Discipline: Biological Sciences
Patrick Clower - Savannah State University
Co-Author(s): Tiffany Taubenheim and Dionne Hoskins
Oyster reefs have been restored along the east coast in an effort to increase the population of eastern oysters. These restored reefs have been monitored to determine what restoration methods work best. The purpose of this study was to determine whether the reef slope at these oyster reefs affected oyster density and to compare the mean oyster density between upper and lower sections of natural and restored reefs. Data were collected at low tides during the summer and assessed using SAS software (Cary, N.C.). The majority of variation in oyster density was not attributed to reef slope (R2 = 0.0078). Oyster density differed significantly between the upper and lower sections of natural reefs (p = 0.0002). However, the difference between upper and lower sections of restored reefs was not statistically significant (p=0.9302). While slope did not impact oyster density significantly, choosing a location with a moderate slope is ideal. Natural reefs in coastal Georgia generally have a greater abundance of live oysters in the upper sections of reef, and in this study the majority of restored reefs are exhibiting this characteristic with the exception of a couple of sites. Future sampling of these restored sites will allow comparable timelines to observe the success or failure of restored oyster reefs.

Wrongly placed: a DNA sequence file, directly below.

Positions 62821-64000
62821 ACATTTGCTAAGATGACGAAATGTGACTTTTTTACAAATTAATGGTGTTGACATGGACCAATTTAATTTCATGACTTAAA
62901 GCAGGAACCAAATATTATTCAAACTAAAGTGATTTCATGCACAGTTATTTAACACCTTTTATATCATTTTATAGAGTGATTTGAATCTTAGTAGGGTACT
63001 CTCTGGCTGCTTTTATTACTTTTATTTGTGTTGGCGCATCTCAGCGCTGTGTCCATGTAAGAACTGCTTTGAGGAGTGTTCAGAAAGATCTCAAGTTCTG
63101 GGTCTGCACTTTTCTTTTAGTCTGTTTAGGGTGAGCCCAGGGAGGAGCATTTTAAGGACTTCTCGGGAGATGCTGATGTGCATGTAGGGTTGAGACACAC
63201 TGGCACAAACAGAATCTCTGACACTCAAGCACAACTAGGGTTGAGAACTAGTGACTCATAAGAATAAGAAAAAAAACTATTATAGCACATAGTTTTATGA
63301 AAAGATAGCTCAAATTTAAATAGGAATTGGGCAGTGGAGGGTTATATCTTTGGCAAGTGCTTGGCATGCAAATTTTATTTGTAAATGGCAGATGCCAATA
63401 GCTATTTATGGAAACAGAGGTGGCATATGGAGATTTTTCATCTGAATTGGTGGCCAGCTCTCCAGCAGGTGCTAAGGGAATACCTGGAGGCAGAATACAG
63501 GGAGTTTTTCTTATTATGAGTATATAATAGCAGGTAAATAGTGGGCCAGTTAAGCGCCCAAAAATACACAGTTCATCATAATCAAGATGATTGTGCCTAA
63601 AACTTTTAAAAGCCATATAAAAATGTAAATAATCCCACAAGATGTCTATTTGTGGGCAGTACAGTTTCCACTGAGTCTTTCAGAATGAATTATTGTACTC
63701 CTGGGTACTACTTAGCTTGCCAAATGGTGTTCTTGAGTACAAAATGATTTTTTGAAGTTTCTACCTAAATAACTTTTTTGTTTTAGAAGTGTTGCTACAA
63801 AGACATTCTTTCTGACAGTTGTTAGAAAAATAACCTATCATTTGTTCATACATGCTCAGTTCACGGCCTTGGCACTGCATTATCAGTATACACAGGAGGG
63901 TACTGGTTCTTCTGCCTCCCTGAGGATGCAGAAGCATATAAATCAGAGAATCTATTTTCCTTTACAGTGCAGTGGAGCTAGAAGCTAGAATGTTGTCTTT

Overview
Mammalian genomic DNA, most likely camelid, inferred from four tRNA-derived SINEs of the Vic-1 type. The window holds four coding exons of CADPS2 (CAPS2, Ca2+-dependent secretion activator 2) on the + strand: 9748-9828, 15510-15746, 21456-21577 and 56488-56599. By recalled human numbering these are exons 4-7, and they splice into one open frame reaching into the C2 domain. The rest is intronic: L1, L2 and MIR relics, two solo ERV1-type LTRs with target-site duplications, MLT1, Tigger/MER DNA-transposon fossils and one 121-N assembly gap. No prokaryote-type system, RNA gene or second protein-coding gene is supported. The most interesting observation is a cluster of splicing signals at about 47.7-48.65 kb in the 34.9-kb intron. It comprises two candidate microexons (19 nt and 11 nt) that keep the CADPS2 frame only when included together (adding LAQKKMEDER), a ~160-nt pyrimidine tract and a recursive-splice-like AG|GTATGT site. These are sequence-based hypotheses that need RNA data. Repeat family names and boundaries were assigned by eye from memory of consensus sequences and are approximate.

Funder Acknowledgement(s): Funding provided by the SSU Bridge to Science in Marine Sciences Program (NSF-OCE 1156525 and NSF-OCE 1460457).
Faculty Advisor: Dionne Hoskins,